Consider 50 states...no tariffs, it is unconstitutional for a state to tax goods coming from another state, and there is free labor movement. I think this is pretty apt version of a free trade zone. Differences arise when states offer tax incentives and things like that.

Or consider the European Common Market. Started with a NAFTA like agreement, no tariffs on goods, then they added labor too.

Artificially (i.e., with national borders) separating resources is simply inefficient in economics text. Separating people by using nationalism is a very deadly game...saw this in the mid 20th century. Anyway Dean knows the gains from trade, he wants free labor movement too, so that Mexican nurses and doctors could lower our health care costs. These 1r; doctors ( and our high costs nurses) are the main difference between health care costs in U.S. and Europe.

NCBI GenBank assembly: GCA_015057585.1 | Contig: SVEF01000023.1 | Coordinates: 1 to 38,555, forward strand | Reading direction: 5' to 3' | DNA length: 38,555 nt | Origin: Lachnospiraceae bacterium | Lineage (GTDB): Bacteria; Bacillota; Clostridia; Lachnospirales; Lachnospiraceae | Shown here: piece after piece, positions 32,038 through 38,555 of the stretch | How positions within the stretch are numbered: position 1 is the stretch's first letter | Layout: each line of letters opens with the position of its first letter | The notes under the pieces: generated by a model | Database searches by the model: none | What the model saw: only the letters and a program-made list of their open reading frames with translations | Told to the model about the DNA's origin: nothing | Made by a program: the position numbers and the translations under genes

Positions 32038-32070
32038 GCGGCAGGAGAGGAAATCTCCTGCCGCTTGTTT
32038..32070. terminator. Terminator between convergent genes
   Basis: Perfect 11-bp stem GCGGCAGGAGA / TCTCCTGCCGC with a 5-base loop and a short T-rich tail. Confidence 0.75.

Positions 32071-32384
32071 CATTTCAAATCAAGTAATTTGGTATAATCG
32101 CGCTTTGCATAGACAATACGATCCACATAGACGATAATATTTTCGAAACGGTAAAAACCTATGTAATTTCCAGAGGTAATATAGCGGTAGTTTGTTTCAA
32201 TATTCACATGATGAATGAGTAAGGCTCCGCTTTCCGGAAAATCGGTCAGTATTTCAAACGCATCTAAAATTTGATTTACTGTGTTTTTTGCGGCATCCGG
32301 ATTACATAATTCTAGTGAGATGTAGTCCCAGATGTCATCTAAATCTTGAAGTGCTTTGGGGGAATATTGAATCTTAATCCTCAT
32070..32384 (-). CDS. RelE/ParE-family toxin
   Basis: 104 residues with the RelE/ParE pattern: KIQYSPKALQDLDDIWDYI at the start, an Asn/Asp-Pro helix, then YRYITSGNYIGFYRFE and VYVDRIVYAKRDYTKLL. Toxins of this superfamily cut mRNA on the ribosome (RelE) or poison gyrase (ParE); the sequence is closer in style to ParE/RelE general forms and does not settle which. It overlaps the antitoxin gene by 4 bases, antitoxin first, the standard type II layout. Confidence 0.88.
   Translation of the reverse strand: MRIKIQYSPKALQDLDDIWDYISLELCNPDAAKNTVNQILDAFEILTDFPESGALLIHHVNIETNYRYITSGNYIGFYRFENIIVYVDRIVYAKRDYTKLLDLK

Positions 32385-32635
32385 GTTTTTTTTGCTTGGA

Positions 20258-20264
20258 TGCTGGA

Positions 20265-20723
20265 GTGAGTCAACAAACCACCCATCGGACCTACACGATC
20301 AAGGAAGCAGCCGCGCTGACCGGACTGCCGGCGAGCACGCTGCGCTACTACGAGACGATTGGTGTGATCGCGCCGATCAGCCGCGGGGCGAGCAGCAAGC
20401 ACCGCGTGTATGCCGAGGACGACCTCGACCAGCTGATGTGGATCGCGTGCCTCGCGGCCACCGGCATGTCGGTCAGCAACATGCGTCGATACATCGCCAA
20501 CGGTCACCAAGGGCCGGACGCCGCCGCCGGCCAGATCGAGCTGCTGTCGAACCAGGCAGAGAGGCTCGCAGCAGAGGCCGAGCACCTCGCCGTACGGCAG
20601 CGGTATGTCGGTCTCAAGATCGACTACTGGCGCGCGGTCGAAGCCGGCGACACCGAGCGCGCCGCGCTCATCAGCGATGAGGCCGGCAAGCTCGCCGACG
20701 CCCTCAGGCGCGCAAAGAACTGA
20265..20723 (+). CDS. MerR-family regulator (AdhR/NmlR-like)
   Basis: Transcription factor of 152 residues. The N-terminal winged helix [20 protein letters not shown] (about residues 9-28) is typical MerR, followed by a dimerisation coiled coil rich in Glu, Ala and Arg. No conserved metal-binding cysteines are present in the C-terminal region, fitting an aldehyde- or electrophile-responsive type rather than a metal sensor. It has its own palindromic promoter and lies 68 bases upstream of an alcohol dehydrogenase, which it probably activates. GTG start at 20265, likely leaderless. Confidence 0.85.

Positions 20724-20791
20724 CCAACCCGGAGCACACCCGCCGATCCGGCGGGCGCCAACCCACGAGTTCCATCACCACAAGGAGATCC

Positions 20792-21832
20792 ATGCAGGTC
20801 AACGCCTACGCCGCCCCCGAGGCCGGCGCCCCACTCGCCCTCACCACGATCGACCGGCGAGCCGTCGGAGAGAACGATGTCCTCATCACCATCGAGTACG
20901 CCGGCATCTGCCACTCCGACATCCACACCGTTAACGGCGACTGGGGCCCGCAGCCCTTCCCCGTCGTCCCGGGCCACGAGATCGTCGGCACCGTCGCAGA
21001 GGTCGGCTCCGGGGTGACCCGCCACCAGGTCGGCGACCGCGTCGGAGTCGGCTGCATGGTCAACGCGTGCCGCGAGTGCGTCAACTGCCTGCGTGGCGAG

...
written by JSeydl, April 18, 2012 5:45
Just heard Obama say this exact thing ion Ohio, that plenty of companies are trying to hire and cannot find workers with the right skills...hence the need for job training.


pete, just because business managers say that they can't find workers with the right skills doesn't mean it's true. If there were large skill mismatches in the labor market, then we should be seeing hours worked and earnings accelerating in the sectors in which the skill mismatches are occuring. But we are not seeing this. Here's a scatter plot of the year-over-year growth rate in hours worked and real weekly wages for all of the NAICS three-digit subsectors for which data are available:



Most of the subsectors are concentrated in the -2% to 2% range. In fact, there are only 6 subsectors in which hours worked and real earnings have both grown by more than 3% over the past year. They are: oil & gas extraction, petro and coal mfg., mining support,textile mfg., elec. retail trade, and clothing retail trade. Collectively, these 6 subsectors make up only 2.8% of the overall labor market. Not a whole lot of evidence for widespread skill mismatches.
who's to blame?
written by mel in oregon, April 18, 2012 6:40